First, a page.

As exciting as the new discovery is, researchers were quick to point out that, even though hybrid animals can lead to the emergence of a new species, a single hybrid does not a new species make.
"There's no evidence to suggest it's leading toward anything like species formation," Baird told The Associated Press.
EcoWatch Daily Newsletter
Last week, the Peruvian Palm Oil Producers' Association (JUNPALMA) promised to enter into an agreement for sustainable and deforestation-free palm oil production. The promise was secured by the U.S. based National Wildlife Federation (NWF) in collaboration with the local government, growers and the independent conservation organization Sociedad Peruana de Ecodesarrollo.
The rallying cry to build it again and to build it better than before is inspiring after a natural disaster, but it may not be the best course of action, according to new research published in the journal Science.
"Faced with global warming, rising sea levels, and the climate-related extremes they intensify, the question is no longer whether some communities will retreat—moving people and assets out of harm's way—but why, where, when, and how they will retreat," the study begins.
The researchers suggest that it is time to rethink retreat, which is often seen as a last resort and a sign of weakness. Instead, it should be seen as the smart option and an opportunity to build new communities.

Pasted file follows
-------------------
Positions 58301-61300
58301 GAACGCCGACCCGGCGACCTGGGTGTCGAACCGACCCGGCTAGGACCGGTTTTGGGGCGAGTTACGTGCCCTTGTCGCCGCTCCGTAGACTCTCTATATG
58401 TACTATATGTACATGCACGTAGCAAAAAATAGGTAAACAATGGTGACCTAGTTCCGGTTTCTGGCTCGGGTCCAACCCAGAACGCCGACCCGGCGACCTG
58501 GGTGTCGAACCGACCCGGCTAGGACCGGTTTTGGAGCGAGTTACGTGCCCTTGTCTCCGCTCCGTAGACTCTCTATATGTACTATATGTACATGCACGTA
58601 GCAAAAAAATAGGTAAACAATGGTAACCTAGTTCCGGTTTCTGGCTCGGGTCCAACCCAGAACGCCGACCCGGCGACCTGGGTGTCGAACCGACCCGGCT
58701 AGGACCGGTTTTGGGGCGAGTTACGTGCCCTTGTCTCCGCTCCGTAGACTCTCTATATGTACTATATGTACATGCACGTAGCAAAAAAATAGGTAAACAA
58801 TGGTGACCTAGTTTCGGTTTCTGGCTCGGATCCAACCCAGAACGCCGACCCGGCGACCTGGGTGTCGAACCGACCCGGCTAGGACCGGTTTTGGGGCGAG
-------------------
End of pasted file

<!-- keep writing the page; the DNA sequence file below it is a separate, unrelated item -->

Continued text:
"We propose a reconceptualization of retreat as a suite of adaptation options that are both strategic and managed," the paper states. "Strategy integrates retreat into long-term development goals and identifies why retreat should occur and, in doing so, influences where and when."
The billions of dollars spent to rebuild the Jersey Shore and to create dunes to protect from future storms after Superstorm Sandy in 2012 may be a waste if sea level rise inundates the entire coastline.
"There's a definite rhetoric of, 'We're going to build it back better. We're going to win. We're going to beat this. Something technological is going to come and it's going to save us,'" said A.R. Siders, an assistant professor with the disaster research center at the University of Delaware and lead author of the paper, to the New York Times. "It's like, let's step back and think for a minute. You're in a fight with the ocean. You're fighting to hold the ocean in place. Maybe that's not the battle we want to pick."
Rethinking retreat could make it a strategic, efficient, and equitable way to adapt to the climate crisis, the study says.